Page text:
Fitness trackers have become mainstream in the last few years and with technology advancing, we see them getting cheaper as well as more powerful. Wearable technology is undoubtedly the future and brands are scrambling to develop accessories that can find practical usage in our life.
We've already seen smart glasses, smart clothing, in-body RFID chips, smart shoes, and more. What's interesting is, wearable technology simply isn't new. There have been numerous prototypes and limited consumers products going back to the '90s. One prime example is the Puma RS-Computer, a running shoe produced in limited quantity by the athletic goods maker way back in 1986.
In 1986, the Running System (RS) Computer Shoe housed a not-so-small computer system at the rear. It could measure speed, distance, and calories burned. Runners had to then connect the shoe via a 16-pin connector to any Apple IIE, Commodore 64, or IBM PC to view their data.
Puma is bringing back the 1986 RS-Computer but you no longer need a computer from the '80s to access the data. The new edition will look the same as the 1986 version but has a technologically updated interface. They now pack a three-axis accelerometer, enough memory to store a full month's worth of exercise data, wireless Bluetooth connectivity and a USB port for charging.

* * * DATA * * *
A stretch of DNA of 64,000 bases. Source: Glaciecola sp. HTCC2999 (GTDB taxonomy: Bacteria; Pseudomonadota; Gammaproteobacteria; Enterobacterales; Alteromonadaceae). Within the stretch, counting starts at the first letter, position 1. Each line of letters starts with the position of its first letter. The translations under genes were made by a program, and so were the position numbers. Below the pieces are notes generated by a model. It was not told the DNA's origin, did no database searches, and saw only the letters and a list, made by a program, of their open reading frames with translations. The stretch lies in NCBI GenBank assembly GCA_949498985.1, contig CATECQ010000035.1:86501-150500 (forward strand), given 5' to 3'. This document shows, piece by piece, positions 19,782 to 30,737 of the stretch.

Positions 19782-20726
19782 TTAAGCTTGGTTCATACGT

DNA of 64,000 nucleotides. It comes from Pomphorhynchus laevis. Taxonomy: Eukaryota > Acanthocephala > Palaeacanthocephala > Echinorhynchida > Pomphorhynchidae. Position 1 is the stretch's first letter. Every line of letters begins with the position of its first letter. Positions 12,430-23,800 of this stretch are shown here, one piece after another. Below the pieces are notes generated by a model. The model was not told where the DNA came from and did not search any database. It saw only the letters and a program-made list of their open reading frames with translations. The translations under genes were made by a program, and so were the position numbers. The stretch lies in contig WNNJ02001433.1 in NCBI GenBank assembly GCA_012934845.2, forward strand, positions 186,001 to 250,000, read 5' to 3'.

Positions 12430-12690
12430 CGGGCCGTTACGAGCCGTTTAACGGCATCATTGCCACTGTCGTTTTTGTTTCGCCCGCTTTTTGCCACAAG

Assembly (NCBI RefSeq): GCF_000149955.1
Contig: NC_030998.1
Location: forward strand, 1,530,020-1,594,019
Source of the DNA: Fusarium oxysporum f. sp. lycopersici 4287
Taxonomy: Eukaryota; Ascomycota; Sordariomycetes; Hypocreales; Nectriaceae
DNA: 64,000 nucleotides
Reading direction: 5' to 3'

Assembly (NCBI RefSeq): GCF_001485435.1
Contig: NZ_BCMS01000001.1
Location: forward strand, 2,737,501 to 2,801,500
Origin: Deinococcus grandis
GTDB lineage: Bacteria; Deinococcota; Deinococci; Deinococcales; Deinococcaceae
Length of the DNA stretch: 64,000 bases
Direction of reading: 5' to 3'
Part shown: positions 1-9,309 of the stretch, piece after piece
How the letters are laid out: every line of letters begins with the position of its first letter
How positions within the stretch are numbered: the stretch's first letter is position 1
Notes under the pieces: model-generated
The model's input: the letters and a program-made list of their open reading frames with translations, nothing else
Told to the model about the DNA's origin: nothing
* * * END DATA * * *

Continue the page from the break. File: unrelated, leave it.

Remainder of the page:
To keep the retro feel alive, the modern app gets a retro finish with 8-bit style graphics and even has an 8-bit game inside it. Puma is keeping the look of the original shoes, right down to the protruding heel and the colors.
"The 2018 iteration has new technology but replicates the original experience," Puma says.
Adidas too had released similar shoes called the Micropacer in 1984. They didn't connect to a computer though, a small screen on the shoe tongue displayed all the compiled data.
The company says it will be making only 86 pairs that will be sold online and at Puma stores in Berlin, Tokyo, and London, as well as KITH retailers. Unfortunately, the pricing hasn't been announced yet.